Trading with the Enemy Act
George Bush’s grandfather, the late US senator Prescott Bush, was a director and shareholder of companies that profited from their involvement with the financial backers of Nazi Germany.
Files in the US National Archives shows Prescott Bush was a director involved with the financial architects of Nazism.
His business dealings, which continued until his company’s assets were seized in 1942 under the Trading with the Enemy Act, has led more than 60 years later to a civil action for damages being brought in Germany against the Bush family by two former slave laborers at Auschwitz and to a hum of pre-election controversy. The evidence has also prompted one former US Nazi war crimes prosecutor to argue that the late senator’s action should have been grounds for prosecution for giving aid and comfort to the enemy.
Brown Brothers Harriman (BBH), acted as a US base for the German industrialist, Fritz Thyssen, who helped finance Hitler in the 1930s before falling out with him at the end of the decade. The Guardian has seen evidence that shows Bush was the director of the New York-based Union Banking Corporation (UBC) that represented Thyssen’s US interests and he continued to work for the bank after America entered the war. Read More: http://www.knowledgeoftoday.org/2011/11/how-bushs-grandfather-helped-hitlers.html
NOW The Department of Justice has adopted a narrow interpretation of a law meant to bar foreign interests from corrupting federal officials, giving Saudi Arabia, China and other countries leeway to curry favor with Donald Trump via deals with his hotels, condos, trademarks and golf courses, legal and national security experts say.
The so-called foreign emoluments clause was intended to curb presidents and other government officials from accepting gifts and benefits from foreign governments unless Congress consents.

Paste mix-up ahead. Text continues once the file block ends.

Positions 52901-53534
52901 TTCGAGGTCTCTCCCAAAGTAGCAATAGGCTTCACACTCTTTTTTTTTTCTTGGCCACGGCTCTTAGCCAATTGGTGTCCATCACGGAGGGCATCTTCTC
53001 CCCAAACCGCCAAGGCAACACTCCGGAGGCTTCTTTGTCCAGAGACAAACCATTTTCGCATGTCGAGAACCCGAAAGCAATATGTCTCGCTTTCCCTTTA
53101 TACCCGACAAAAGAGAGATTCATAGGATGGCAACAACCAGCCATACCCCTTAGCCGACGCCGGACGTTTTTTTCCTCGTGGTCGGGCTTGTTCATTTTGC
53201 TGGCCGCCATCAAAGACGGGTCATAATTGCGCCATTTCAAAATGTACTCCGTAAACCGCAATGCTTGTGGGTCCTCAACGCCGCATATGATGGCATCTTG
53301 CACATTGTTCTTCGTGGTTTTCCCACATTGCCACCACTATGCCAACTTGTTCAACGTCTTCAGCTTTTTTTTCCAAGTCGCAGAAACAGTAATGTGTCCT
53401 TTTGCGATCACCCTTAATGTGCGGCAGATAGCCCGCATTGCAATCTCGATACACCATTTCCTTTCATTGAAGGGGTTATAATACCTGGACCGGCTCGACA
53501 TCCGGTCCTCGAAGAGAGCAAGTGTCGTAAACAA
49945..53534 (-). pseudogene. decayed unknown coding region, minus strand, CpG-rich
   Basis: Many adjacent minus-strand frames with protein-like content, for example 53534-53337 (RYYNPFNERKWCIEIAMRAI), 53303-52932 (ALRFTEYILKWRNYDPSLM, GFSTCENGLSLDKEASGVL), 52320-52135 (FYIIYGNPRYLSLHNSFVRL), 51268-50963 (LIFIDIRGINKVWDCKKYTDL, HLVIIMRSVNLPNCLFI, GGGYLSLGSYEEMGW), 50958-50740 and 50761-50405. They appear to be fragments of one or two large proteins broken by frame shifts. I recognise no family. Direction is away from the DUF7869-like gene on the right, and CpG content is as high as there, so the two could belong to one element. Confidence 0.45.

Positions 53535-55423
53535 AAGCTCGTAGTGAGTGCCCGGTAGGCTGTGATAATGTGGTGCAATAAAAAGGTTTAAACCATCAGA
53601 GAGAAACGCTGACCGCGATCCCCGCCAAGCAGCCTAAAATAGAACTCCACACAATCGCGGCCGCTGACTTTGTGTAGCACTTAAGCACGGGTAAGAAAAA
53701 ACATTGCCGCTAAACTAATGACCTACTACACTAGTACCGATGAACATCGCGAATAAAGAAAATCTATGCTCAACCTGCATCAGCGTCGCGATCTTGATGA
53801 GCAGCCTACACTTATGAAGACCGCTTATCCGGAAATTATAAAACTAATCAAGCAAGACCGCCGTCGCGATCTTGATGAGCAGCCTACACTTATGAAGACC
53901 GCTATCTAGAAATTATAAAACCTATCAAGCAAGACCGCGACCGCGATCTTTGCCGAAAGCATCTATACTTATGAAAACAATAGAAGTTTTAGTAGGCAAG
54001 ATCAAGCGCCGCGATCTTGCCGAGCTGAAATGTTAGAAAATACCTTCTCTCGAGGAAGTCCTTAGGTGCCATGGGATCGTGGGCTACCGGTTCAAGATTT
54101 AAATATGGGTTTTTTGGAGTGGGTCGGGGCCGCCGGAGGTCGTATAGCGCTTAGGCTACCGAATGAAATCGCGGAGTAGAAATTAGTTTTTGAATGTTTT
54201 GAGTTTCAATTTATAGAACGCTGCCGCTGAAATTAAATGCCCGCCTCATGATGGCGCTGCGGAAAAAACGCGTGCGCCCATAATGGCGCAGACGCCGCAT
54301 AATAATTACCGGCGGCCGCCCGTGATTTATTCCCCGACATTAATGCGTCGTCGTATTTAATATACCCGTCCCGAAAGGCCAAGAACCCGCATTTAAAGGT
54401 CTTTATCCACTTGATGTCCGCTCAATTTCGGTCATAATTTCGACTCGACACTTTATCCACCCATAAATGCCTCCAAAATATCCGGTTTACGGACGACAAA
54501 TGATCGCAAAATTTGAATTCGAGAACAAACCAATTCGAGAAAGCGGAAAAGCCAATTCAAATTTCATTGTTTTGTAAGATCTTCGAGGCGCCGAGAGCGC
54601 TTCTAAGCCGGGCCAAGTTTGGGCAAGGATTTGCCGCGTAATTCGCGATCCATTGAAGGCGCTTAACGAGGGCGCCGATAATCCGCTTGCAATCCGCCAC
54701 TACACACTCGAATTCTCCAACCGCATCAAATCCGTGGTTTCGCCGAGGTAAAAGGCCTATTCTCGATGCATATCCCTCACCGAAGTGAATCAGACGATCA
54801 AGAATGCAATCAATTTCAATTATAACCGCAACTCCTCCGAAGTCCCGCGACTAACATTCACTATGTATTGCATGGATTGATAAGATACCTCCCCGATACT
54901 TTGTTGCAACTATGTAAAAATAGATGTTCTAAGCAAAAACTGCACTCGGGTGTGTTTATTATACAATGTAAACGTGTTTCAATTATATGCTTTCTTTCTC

But in a forthcoming article in the Indiana Law Journal, the Washington University Law professor Kathleen Clark reveals justice department filings have recently changed tack. The new interpretation, Clark says, is contained in justice filings responding to recent lawsuits lodged by attorneys generals and members of Congress.
Clark’s article notes that in more than 50 legal opinions over some 150 years justice department lawyers have interpreted the clause in a way that barred any foreign payments or gifts except for ones Congress approved. But filings by the department since June 2017 reveal a new interpretation that “… would permit the president – and all federal officials – to accept unlimited amounts of money from foreign governments, as long as the money comes through commercial transactions with an entity owned by the federal official,” the professor writes.
The justice department stance now closely parallels arguments made in a January 2017 position paper by Trump Organization lawyer Sheri Dillon and several of her law partners. On 11 January 2017, just days before he was sworn in, Dillon said Trump isn’t accepting any payments in his “official capacity” as president, as the income is only related to his private business. “Paying for a hotel room is not a gift or a present, and it has nothing to do with an office,” Dillon said.
That goes against what many experts believe.
“For over a hundred years, the justice department has strictly interpreted the constitution’s anti-corruption emoluments clause to prohibit federal officials from accepting anything of value from foreign governments, absent congressional consent,” Clark told the Guardian.
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